Conversation in a shoe store

After going outside this morning to discover I had killed yet another plant, my mood had taken a nose-dive. I’d stared at the pot’s browning, leafless contents and decided that I needed chocolate.

Three Tim Tams and a Caramel Koala later, the pot still haunted me and my guilty, inadequate conscience decided that immediate retail therapy was the only salve.


Like a shining beacon of hope, the shoes on the top shelf immediately called to me. I knew there were better options for winter but, well, they were sparkly. I reached for them, but the salesperson came tutting over, hands on hips, pout on lips.

“They’re already sold, my dear,” he said, plucking them from my grasp and returning them to the shelf.

“Then why are they on display? Just to tease passers-by?”

“I have a mean streak, what can I say?”

I huffed. “Any others like that?”

“That’s the last of the summer stock.”

“People have heating, you know.”

“I’m so sorry. Maybe,” he said, looking me up and down and taking in my chocolate stain, fleecy trackies and blotchy makeup. “Try Pay-less?”

“There’s that mean streak.”

I scanned the shelves anyway and clocked a pair that may do at a pinch. But then, I didn’t need shoes badly enough to support snobbery, did I? It was really the principle of the thing. A dilemma, but one that was solved by the appearance of a large woman who carelessly took the sparkly ones off the shelf. She managed to miss brushing them with the large moustache that was paying homage to her cavernous nostrils.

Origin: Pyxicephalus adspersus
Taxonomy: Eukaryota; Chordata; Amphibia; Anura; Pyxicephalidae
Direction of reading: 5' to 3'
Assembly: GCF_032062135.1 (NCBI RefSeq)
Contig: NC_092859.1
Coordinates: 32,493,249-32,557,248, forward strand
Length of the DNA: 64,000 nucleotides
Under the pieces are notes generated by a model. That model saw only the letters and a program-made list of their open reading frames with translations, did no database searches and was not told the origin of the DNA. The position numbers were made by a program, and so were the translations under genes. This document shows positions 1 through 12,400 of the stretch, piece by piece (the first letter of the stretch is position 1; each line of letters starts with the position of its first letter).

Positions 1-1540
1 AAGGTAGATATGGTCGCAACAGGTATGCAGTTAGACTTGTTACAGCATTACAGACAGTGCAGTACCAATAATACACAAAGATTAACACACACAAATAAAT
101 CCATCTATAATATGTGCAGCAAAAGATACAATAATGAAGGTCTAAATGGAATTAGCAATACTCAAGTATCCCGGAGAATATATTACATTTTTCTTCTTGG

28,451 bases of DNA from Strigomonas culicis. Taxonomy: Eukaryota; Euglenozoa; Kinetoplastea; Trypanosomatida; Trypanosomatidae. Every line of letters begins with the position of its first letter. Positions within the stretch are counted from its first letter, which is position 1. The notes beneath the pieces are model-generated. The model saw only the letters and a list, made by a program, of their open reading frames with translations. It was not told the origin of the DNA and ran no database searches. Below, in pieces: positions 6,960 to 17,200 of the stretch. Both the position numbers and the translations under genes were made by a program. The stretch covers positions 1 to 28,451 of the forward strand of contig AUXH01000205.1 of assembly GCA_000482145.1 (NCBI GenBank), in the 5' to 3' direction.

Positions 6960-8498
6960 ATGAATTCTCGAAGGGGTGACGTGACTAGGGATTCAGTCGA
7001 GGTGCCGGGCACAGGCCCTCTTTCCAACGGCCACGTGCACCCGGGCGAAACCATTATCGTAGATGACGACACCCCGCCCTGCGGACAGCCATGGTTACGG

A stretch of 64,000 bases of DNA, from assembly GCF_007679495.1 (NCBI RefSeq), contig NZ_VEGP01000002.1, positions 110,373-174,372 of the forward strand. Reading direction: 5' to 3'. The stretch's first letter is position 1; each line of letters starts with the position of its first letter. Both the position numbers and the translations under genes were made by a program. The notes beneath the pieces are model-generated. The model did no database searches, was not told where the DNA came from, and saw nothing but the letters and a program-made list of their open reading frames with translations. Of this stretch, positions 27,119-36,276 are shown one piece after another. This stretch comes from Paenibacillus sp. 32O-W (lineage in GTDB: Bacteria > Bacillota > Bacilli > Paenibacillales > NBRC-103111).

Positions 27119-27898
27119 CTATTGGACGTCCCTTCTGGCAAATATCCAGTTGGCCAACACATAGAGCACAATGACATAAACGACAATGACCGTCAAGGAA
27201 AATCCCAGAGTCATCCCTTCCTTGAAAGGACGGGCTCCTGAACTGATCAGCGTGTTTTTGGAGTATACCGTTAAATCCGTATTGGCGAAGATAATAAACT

“I showed the photo to my daughter as you suggested,” she said, examining them like they were rotting garbage. “She would prefer a classier pair. She says these look cheap. She’s right, of course.”

She pushed them firmly into the salesman’s chest and continued to browse, nose in the air. Maybe she could get more oxygen that way.

The salesman stared vacantly after her.

“I’ll take those, thank you,” I said, easing them from his grip.

He nodded with only the slightest twitch of the cheek.

I swiped my card through the machine and thought about how I better stop impulse-buying if I ever wanted to pay off my credit card. On the upside, buying shoes and getting one-up on Mr Uppity had done wonders for my confidence, so I was locked and loaded for the day. All I had to do was figure out where to aim.

Not at the herb garden, that’s for sure.

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